Cytokine control of parasite-specific anergy in human urinary schistosomiasis. IL-10 modulates lymphocyte reactivity

C L King, A Medhat, I Malhotra, M Nafeh, A Helmy, J Khaudary, S Ibrahim, M El-Sherbiny, S Zaky, R J Stupi, K Brustoski, M Shehata (+1 others)
1996 Journal of Immunology  
Humans chronically infected with schistosomiasis usually have impaired parasite Ag-specific lymphocyte proliferation and IFN-gamma production that may facilitate persistence of the parasite while producing little clinical disease. The mechanisms that contribute to the immunologic hyporesponsiveness in these patients remain undefined. IL-10 has been shown to exert an inhibitory effect on cell-mediated immunity. To determine whether endogenous IL-10 has a role in regulating parasite-specific
more » ... y in schistosomiasis, neutralizing anti-IL-10 added to PBMC from Schistosoma haematobium patients' enhanced adult worm (SWAP)- or egg Ag (SEA)-driven lymphocyte proliferation and/or IFN-gamma production by 2- to >100-fold in 32 of 38 subjects. In contrast, anti-IL-10 failed to significantly augment the mycobacterial Ag, purified protein derivative (PPD)-driven lymphocyte proliferation, or IFN-gamma production in 9 or 10 of 14 individuals, respectively. SWAP or SEA triggered IL-10 release from PBMC of both patients and healthy individuals; however, CD4+ cells were a significant source of IL-10 only in infected subjects. PPD relative to SWAP induced fivefold less IL-10 release by CD4+ cells (p < 0.01). A possible mechanism whereby IL-10 suppressed Ag-specific T cell responses was demonstrated by the ability of SWAP and not PPD to suppress B7 expression on PBMC. Anti-IL-10 completely inhibited the parasite Ag-induced down-regulation of B7 expression. These studies indicate that IL-10 contributes to parasite Ag-induced T cell hyporesponsiveness observed in patients with chronic schistosomiasis hematobia.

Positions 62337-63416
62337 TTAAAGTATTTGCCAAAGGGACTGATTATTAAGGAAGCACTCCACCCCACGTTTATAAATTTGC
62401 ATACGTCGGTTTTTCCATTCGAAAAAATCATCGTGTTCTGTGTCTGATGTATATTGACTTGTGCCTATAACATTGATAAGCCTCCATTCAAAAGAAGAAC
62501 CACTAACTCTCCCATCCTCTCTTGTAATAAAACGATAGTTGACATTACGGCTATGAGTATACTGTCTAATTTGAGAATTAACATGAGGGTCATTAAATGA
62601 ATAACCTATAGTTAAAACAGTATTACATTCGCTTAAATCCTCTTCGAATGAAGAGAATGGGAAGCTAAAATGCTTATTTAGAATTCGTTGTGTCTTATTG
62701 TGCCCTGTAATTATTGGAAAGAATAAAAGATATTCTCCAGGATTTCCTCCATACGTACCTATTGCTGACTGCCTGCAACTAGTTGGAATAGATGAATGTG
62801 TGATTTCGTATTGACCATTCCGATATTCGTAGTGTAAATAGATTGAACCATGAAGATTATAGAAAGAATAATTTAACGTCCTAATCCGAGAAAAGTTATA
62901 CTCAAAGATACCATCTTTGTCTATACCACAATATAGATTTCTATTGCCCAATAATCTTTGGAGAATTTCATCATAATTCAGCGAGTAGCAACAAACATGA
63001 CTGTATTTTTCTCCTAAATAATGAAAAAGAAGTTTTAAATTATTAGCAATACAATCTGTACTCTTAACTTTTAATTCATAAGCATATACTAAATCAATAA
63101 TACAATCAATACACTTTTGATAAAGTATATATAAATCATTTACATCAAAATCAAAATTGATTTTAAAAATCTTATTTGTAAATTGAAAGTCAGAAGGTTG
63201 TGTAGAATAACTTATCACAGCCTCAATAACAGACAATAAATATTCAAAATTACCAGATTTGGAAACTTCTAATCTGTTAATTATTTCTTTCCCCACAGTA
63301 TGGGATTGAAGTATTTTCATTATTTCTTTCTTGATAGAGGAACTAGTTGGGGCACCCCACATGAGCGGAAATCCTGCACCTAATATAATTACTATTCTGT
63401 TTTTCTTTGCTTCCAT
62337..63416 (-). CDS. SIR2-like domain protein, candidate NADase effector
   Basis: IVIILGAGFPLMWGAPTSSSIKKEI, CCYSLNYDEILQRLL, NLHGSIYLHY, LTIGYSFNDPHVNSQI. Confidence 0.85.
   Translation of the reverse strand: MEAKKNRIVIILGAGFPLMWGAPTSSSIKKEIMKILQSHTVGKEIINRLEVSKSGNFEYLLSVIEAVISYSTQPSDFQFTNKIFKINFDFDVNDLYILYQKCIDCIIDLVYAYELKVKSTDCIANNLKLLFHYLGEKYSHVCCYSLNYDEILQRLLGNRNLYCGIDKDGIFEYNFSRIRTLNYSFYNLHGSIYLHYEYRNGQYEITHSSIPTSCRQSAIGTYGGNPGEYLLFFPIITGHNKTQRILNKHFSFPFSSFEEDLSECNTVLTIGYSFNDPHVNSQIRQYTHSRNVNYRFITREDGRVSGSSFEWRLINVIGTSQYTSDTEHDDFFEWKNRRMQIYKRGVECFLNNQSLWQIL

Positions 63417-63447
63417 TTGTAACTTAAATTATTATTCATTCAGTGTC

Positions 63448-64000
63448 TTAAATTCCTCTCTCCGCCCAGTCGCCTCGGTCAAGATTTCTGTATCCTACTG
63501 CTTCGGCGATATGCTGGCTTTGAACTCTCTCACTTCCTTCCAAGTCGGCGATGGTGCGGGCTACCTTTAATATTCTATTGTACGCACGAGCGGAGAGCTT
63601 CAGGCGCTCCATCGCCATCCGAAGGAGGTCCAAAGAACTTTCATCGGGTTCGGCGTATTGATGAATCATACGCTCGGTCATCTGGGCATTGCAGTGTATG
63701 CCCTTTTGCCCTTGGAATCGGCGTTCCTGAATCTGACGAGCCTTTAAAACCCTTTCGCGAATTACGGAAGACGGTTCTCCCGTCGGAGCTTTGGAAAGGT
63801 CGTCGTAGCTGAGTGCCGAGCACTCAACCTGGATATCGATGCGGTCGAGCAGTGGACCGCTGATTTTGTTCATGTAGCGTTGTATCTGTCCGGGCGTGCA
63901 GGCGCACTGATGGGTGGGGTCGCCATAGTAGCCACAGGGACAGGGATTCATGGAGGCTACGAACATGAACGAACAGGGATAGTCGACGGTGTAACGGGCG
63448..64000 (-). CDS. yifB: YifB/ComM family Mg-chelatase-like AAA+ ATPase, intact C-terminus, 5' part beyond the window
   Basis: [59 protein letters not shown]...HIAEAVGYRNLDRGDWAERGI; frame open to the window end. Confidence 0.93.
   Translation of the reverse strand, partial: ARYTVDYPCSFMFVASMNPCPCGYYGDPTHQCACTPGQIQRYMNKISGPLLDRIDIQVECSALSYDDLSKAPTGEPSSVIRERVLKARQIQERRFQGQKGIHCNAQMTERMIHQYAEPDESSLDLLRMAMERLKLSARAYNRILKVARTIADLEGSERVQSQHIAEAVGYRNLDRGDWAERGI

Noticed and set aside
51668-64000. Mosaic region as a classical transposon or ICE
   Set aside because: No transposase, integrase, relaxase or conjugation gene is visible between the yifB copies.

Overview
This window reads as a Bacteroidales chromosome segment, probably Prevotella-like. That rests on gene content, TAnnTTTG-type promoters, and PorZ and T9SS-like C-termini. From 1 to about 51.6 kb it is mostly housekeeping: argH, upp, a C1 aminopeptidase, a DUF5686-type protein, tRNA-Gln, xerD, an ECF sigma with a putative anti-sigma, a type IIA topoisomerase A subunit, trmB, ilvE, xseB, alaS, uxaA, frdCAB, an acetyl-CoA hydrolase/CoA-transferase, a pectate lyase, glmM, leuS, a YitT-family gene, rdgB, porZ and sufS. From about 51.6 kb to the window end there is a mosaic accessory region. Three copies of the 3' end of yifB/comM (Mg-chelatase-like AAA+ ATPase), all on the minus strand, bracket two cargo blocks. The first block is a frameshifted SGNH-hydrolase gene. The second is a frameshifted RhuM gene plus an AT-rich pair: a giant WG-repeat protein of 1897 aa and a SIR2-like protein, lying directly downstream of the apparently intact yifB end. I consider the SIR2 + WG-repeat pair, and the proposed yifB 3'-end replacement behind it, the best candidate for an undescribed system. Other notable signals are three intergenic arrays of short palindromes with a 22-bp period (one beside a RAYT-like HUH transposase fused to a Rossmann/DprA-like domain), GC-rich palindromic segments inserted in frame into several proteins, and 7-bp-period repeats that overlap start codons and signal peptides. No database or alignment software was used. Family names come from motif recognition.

doi:10.4049/jimmunol.156.12.4715 fatcat:bcebojkihnhwhcp4xvc6epthky